But One Book of Poetry to Contain Them All

Longtime readers know I’m quite the devotee of those dear local philosophs / civic superheroes / transcendentalist romantics, Emerson and Thoreau. I’ve quoted them at length and composed songs inspired by their fiery oratory.

So I was excited to stumble upon (hat tip forgotten) a blog dedicated to posting Thoreau’s journal entries, pegged to the corresponding day of the year (“THIS DATE“). Living quite near where Thoreau would have wandered, I enjoy the shared sense of place that emerges, as when he observes a balmy day in February and we experience the same.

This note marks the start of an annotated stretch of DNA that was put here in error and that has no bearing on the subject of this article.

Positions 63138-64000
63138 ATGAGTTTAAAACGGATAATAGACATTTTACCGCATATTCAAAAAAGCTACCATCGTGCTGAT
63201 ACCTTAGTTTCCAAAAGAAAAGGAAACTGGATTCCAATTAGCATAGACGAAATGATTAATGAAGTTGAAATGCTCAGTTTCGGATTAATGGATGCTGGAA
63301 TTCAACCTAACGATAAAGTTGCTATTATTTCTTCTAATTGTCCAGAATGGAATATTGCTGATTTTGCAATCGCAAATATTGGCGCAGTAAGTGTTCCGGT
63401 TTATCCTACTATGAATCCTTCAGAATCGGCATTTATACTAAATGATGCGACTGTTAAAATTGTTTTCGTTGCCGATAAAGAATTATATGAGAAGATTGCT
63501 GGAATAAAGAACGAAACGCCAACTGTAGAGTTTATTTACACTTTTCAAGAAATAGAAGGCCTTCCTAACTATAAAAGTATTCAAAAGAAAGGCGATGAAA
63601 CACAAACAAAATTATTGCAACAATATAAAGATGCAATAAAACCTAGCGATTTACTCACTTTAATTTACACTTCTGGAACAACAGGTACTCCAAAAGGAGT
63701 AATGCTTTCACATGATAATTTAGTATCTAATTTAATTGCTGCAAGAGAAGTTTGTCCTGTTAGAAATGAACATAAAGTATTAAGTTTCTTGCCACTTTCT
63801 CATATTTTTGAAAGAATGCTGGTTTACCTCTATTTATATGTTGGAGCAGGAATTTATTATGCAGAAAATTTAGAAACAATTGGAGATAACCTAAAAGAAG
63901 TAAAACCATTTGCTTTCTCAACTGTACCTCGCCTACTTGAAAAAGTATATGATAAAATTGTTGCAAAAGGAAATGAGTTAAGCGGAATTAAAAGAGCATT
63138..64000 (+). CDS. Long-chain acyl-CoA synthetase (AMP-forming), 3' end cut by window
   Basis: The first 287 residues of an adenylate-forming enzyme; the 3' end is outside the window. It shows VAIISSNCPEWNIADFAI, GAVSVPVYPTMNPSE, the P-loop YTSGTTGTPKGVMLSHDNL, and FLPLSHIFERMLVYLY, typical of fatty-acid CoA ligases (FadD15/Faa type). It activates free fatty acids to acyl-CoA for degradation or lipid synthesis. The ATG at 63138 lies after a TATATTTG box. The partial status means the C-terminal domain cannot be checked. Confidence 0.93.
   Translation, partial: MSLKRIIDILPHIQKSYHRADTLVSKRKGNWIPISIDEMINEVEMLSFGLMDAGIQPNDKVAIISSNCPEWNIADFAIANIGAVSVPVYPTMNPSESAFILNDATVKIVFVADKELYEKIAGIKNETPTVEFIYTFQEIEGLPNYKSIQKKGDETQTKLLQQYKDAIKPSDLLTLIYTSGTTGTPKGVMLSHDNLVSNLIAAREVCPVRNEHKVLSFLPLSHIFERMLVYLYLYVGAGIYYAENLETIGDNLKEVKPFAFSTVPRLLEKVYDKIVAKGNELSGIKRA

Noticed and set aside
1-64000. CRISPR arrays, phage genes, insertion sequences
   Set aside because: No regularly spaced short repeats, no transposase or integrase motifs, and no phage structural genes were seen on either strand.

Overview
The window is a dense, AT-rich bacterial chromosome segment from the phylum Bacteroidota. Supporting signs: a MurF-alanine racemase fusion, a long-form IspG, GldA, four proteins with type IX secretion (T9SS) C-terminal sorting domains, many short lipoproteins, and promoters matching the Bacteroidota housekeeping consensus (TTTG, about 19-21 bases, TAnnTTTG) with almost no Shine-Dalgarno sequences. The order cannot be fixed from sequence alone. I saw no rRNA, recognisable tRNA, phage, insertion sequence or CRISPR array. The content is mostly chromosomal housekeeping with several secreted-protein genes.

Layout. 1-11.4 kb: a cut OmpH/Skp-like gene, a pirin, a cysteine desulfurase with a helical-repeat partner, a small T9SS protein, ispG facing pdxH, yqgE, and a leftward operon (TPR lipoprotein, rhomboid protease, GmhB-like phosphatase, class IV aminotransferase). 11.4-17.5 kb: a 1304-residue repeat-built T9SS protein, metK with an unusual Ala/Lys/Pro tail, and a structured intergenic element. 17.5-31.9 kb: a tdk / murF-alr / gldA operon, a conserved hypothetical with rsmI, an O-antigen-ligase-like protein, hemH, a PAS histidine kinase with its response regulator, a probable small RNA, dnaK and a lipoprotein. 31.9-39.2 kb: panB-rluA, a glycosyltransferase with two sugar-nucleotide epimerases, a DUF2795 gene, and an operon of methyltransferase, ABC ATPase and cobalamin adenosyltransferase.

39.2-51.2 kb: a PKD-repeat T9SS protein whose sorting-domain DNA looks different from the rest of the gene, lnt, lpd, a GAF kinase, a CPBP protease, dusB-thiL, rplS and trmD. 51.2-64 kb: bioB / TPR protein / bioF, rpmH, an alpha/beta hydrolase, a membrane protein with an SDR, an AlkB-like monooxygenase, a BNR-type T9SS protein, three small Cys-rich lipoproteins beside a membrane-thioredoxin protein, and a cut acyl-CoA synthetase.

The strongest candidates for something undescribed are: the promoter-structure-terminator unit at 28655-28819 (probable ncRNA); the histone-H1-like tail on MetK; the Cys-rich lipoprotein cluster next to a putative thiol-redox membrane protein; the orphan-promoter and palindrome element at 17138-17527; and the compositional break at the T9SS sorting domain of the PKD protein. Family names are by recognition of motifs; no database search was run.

In this bit from yesterday, one of the more striking I’ve read, Thoreau really hits a writerly stride, so disarmingly plainspoken, so alarmingly insightful. Indeed, this short reflection seems to encapsulate his very approach to writing —

I have a commonplace-book for facts and another for poetry, but I find it difficult always to preserve the vague distinction which I had in my mind, for the most interesting and beautiful facts are so much the more poetry and that is their success. They are translated from earth to heaven. I see that if my facts were sufficiently vital and significant, – perhaps transmuted more into the substance of the human mind, – I should need but one book of poetry to contain them all.

Passages like that set a high bar, and we’ve been finding — myself and Rebecca, my better half, who’s begun a similar blog from Emerson’s diaries — that Thoreau is, to this date, the more engaging of the two. Pearls of wisdom aplenty, though. Or should I say barberries?